Rutland church, community come together to feed the hungry
By Patrick McArdle
STAFF WRITER | January 07,2013
Anthony Edwards Photo
Local volunteers work hard putting together more than 12,000 meals to feed local people in need at the Good Shepherd Lutheran Church on Sunday.
Dozens of people came to the Good Shepherd Lutheran Church on Sunday to help feed hungry people in the area and their work set a state record of 12,500 meals packed for hungry people in Rutland and throughout Vermont.
The Rev. John Longworth, pastor at the church, said about half the meals packed Sunday will go to the Rutland Community Cupboard. The rest will go to BROC, the Vermont Foodbank, or be distributed to senior citizens by Americorps volunteers.
Longworth, who has been in Rutland since August, said he learned about the program, in which a church, a school or other community group raises money to buys food and then packs thousands of meals for distribution, while working with a youth group in Worcester, Mass.
In the fall, Longworth proposed a similar event in Rutland. The community responded positively, including the children at the Good Shepherd’s Little Lambs Early Learning Center.
“We’ve had little 2-, 3- and 4-year-olds putting their quarters in the food boxes so that they could give some money to this project. … Strangers in the community that members of the parish have talked to say, ‘Oh that sounds so cool’ and they’ve written a check or given money right out of their pocket right then and there,” he said.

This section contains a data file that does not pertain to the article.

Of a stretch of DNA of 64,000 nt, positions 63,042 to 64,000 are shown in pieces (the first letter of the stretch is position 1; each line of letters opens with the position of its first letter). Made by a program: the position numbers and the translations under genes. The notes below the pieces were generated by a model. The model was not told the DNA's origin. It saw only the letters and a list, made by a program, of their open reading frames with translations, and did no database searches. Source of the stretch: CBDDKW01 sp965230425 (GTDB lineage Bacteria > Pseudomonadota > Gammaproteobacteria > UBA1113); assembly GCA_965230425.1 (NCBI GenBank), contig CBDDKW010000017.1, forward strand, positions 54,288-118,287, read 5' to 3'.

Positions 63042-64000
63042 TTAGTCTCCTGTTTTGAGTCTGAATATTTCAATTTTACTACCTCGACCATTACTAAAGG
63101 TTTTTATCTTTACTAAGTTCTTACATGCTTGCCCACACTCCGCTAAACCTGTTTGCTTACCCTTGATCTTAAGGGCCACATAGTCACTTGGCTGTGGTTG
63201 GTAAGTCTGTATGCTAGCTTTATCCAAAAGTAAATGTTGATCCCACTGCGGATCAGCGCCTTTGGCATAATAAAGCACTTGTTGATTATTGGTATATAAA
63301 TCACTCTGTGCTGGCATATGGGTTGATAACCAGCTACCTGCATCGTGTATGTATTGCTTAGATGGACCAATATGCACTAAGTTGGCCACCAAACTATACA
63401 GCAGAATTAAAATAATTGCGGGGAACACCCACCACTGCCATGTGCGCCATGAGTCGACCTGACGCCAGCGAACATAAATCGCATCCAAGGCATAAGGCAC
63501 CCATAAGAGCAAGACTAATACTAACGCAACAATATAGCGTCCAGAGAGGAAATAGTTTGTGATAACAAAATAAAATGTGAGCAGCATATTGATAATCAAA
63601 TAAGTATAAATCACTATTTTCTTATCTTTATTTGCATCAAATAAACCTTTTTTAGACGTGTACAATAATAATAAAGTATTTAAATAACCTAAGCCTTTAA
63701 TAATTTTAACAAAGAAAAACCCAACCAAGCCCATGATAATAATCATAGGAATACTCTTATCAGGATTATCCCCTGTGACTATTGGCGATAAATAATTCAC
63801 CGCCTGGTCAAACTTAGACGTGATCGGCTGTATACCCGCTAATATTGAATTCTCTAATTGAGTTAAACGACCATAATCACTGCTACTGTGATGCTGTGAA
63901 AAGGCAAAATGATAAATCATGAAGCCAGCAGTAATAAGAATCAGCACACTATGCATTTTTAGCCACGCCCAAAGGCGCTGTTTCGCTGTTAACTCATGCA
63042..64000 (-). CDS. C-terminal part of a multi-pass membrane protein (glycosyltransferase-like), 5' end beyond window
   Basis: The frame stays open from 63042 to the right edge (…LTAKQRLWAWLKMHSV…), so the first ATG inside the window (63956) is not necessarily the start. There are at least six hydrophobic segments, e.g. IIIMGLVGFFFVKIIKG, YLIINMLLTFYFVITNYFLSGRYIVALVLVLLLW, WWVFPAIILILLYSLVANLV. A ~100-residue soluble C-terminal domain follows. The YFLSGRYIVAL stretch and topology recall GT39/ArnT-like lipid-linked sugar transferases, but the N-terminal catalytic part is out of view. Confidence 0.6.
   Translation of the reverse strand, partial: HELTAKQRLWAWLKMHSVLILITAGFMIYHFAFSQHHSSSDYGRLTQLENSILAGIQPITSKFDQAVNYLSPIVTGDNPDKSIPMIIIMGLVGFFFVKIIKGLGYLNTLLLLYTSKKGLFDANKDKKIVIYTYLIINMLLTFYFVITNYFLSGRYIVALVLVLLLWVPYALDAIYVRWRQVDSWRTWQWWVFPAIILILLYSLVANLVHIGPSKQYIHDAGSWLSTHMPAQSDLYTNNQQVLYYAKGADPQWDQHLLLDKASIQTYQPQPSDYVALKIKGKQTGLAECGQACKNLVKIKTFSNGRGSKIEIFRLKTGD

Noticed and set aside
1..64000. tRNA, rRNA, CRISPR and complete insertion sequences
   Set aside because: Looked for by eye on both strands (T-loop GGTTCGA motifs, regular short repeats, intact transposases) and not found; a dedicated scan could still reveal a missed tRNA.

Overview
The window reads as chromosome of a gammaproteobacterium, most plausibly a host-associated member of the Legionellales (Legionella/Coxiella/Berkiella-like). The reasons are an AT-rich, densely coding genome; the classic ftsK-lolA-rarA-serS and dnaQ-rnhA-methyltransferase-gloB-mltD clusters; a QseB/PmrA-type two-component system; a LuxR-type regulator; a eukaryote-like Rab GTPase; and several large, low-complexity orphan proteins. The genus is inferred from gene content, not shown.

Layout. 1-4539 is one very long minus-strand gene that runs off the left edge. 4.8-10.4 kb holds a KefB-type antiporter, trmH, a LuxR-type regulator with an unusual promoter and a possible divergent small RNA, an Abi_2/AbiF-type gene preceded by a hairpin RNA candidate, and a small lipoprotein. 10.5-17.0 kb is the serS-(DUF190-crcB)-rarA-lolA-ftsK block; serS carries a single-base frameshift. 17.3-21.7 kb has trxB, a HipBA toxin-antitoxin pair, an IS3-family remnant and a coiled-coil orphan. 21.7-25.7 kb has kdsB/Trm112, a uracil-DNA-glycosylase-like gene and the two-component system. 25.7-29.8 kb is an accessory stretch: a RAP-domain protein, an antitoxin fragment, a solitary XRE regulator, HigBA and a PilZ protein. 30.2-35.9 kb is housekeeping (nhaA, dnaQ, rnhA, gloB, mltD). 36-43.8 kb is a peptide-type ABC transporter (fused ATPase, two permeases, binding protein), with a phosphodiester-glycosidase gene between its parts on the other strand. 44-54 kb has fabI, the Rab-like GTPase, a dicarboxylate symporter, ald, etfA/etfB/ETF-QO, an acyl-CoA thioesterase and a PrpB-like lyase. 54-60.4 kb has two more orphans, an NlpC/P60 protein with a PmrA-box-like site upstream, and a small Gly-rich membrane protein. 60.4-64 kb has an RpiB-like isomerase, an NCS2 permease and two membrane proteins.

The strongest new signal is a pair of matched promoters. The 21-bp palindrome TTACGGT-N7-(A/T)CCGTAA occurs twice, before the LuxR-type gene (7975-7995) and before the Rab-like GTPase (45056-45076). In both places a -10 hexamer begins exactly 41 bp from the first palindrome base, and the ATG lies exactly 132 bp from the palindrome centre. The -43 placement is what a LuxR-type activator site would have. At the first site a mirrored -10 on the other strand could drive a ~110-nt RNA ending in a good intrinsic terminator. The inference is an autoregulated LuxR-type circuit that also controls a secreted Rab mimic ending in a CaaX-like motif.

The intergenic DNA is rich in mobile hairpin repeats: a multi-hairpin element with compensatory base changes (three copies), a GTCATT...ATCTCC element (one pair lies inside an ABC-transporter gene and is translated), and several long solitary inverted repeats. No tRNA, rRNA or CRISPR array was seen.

According to Longworth, the local Comcast office and Friendly’s Restaurant have also helped raise money toward the project.
“I’ve been really blessed by the way that so many different parts of the Rutland community, as soon as they heard of the project, instead of being scared of it, they were excited about it and said, ‘Wow, yeah, let’s do something that big and do it all together,’” he said.
While it would always be important to feed the hungry, Longworth said he thought the Rutland project was particularly well-timed because after the holidays, local food cupboards have given away a lot of their stores and donations decline. Longworth said he hoped Sunday’s effort would be a “huge boost to the local food cupboards.”
Volunteers at the church were not just church members but also Boy Scouts, local students and others who wanted to help out, Longworth said.
Meggen Hanna, of Rutland, came to help out on both Saturday and Sunday with her children, Nolan and Corrigan. Hanna, a chef who works at Barstow Memorial School in Chittenden, said she has a goal of feeding children in a healthy way.
Kyle Weatherhogg, a Middletown Springs teenager who was volunteering with her youth group from Grace Congregational Church, said Sunday’s event gave her an appreciation for the hard work that goes into being a member of the work force.
“I think it’s really fun, working with others and packing meals,” she added.
The event was organized by Longworth through a nonprofit agency, Outreach, Inc. – Kids Care, which helps feed hungry people in the United States and Africa, according to Matthew Martin.
Martin, a pastor from Marshfield, Mass., oversees Outreach’s efforts throughout New England and said Sundday’s effort broke a previous meal-packaging event from last year in which 10,000 meals were packed in Middlebury.
According to Martin, there are 8,000 people without enough food in Rutland and about 2,000 of them are children.
In the last eight years, Outreach volunteers have packed more than 224 million meals, Martin said.